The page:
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Genetic Studies of the Roma (Gypsies): A Review

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Genetic Studies of the Roma (Gypsies): A Review

L Kalaydjieva et al. BMC Med Genet.

Abstract

Background: Data provided by the social sciences as well as genetic research suggest that the 8-10 million Roma (Gypsies) who live in Europe today are best described as a conglomerate of genetically isolated founder populations. The relationship between the traditional social structure observed by the Roma, where the Group is the primary unit, and the boundaries, demographic history and biological relatedness of the diverse founder populations appears complex and has not been addressed by population genetic studies.

Results: Recent medical genetic research has identified a number of novel, or previously known but rare conditions, caused by private founder mutations. A summary of the findings, provided in this review, should assist diagnosis and counselling in affected families, and promote future collaborative research. The available incomplete epidemiological data suggest a non-random distribution of disease-causing mutations among Romani groups.

Conclusion: Although far from systematic, the published information indicates that medical genetics has an important role to play in improving the health of this underprivileged and forgotten people of Europe. Reported carrier rates for some Mendelian disorders are in the range of 5-15%, sufficient to justify newborn screening and early treatment, or community-based education and carrier testing programs for disorders where no therapy is currently available. To be most productive, future studies of the epidemiology of single gene disorders should take social organisation and cultural anthropology into consideration, thus allowing the targeting of public health programs and contributing to the understanding of population structure and demographic history of the Roma.

Figures

Figure 1
Figure 1
Romani population size in different European countries The collection of this type of data depends on declared ethnic identity which, in the case of the Roma, can be affected by a number of political and social circumstances. The estimates in the figure are the average of the numbers provided by different sources, such as census data, ministries of internal affairs and human rights organizations [2].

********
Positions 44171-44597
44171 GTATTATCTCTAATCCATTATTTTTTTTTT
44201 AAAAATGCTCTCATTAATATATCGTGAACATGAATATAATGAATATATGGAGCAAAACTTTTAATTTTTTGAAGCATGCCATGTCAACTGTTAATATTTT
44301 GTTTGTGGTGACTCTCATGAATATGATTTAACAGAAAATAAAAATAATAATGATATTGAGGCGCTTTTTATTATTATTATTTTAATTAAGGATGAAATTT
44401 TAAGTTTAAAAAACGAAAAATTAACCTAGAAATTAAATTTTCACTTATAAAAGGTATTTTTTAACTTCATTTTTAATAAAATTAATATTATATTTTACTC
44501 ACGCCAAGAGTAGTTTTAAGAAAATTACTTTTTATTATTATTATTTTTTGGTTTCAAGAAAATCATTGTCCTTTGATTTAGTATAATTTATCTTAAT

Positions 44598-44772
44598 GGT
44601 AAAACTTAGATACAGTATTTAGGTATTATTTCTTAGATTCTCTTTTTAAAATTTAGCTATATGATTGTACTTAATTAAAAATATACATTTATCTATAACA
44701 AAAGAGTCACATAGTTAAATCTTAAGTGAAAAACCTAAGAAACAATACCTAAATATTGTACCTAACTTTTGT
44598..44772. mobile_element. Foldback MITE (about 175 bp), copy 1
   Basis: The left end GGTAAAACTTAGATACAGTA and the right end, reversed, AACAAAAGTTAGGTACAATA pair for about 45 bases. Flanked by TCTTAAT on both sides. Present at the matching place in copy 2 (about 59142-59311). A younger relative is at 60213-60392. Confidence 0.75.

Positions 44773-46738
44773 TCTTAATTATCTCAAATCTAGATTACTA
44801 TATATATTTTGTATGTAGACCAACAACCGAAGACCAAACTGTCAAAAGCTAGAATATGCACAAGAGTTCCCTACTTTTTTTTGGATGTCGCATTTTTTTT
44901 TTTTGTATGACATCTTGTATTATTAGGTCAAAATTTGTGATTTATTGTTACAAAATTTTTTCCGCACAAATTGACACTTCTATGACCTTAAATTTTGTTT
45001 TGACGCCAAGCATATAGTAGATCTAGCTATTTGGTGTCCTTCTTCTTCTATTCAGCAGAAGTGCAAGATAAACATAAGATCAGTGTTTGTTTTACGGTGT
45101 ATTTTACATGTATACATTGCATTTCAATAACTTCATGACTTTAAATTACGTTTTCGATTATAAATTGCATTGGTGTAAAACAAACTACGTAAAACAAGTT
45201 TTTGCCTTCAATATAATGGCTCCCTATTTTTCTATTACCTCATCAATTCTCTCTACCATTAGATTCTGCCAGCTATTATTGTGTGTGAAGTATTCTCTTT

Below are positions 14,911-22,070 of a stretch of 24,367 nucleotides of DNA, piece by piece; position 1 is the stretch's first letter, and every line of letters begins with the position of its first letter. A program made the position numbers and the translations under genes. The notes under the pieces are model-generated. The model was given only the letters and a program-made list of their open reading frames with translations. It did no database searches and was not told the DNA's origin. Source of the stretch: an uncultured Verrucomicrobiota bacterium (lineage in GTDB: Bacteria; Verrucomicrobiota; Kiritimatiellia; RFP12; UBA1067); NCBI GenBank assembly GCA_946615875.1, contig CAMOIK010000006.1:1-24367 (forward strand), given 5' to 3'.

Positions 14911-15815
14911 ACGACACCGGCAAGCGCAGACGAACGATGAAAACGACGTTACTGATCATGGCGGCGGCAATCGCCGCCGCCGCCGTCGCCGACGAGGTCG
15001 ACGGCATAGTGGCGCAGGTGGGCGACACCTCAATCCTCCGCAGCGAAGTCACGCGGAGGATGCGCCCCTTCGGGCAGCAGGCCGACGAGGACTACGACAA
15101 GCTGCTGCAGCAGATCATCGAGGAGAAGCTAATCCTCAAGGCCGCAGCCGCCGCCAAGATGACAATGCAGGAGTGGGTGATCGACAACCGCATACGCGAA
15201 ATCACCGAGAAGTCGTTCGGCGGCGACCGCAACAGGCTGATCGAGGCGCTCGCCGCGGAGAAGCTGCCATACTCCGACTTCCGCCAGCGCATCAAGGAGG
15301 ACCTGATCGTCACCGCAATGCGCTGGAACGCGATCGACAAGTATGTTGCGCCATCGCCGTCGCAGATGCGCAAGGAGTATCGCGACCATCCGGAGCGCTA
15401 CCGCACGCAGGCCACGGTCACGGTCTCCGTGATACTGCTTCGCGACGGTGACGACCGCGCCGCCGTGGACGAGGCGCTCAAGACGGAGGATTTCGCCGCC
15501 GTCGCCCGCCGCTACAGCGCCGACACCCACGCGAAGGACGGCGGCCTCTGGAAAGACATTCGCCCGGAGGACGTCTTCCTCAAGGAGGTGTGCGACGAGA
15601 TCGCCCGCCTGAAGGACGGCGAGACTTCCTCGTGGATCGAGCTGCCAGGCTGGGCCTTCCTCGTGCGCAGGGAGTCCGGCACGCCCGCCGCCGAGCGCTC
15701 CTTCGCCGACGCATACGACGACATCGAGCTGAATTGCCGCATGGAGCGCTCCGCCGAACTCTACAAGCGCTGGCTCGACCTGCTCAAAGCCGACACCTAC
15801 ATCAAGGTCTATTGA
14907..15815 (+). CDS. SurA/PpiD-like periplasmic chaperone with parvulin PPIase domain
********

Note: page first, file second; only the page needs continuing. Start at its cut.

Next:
Figure 2
Figure 2
Multilocus comparison between Romani populations from different European countries, autochthonous European populations and populations from north India The polymorphic systems included in the analysis comprised A1A2BO, MN, haptoglobin and Rh (CDE), with a total of 11 independent alleles. Information on these markers was available for the Roma in Slovakia (n = 350) [26], Hungary (n = 507) [11], England (n = 109) [23], Slovenia (n = 350) [27], Sweden (n = 115) [24] and Wales (n = 84) [22], for non-Roma Europeans (n = 5169) and for two north Indian populations, Rajput (n = 175) [34,35] and Punjabi (n = 140) [35,36]. Genetic distances between pairs of populations were computed by means of Reynold's coancenstry coefficient [84] and displayed as a neighbour-joining tree [85]. The robustness of the branches in the tree was assessed with a bootstrap approach [86]. The analysis was conducted using the PHYLIP 3.57c package [87].
Figure 3
Figure 3
Genetic mapping of hereditary motor and sensory neuropathy type Russe (HMSN-R): findings in the region of linkage on chromosome 10q23 This affected family originates from a closed endogamous Romani group where consanguineous marriages are common. The linkage study was conducted using the ABI Prism Linkage Mapping Sets LMS and LMS version 2 (PE Biosystems), with an average intermarker distance of 10 cM. The ABI panel markers flanking the HMSN-R region (shown in blue) presented with different alleles in the affected individuals. Haplotype heterozygosity, resulting from historical recombinations and a recent cross-over event (individual R-11), extended into the 10 cM interval containing the gene and could have resulted in exclusion of the region if homozygosity mapping had been used. In the set of affected families included in the original study [40], the conserved region of homozygosity (red bars) was found to span only <500 kb. Courtesy of Dr. Tamara Rogers.
Figure 4
Figure 4
Distribution of reported founder mutations in Europe The figure is based on available information referring to the following disorders: • Infantile cataracts due to galactokinase deficiency in Bulgaria [44], Austria [95], Switzerland [96], Italy [97], Hungary and Spain [our unpublished findings]. • Hereditary motor and sensory neuropathy - Lom in Bulgaria [37,38], Italy [68], Slovenia [69], Germany [70], Spain [71], France and Romania [55] and Hungary [our unpublished findings]. • Congenital cataracts facial dysmorphism neuropathy syndrome in Bulgaria [41,42], Romania, Hungary and the United States [our unpublished findings]. • Limb girdle muscular dystrophy type 2C in France, Spain, Italy, Germany [43], Portugal [91] and Bulgaria [65,66,93]. • Congenital myasthenia in Serbia, Macedonia, Greece, Bohemia and Germany [46]. • Hereditary motor and sensory neuropathy - Russe in Bulgaria [40], Romania and Spain [our unpublished findings]. The existing data are the product of ad-hoc collaborative studies and are not likely to represent the true spread of Romani founder mutations. The distribution of LGMD2C in Western Europe and in Bulgaria leads to the prediction that the disorder occurs and awaits detection along the entire European migration route, spanning the Balkans and Central Europe. Filling the gaps in the map will be particularly useful in the case of treatable disorders which are strong candidates for newborn screening, such as galactokinase deficiency and congenital myasthenia.

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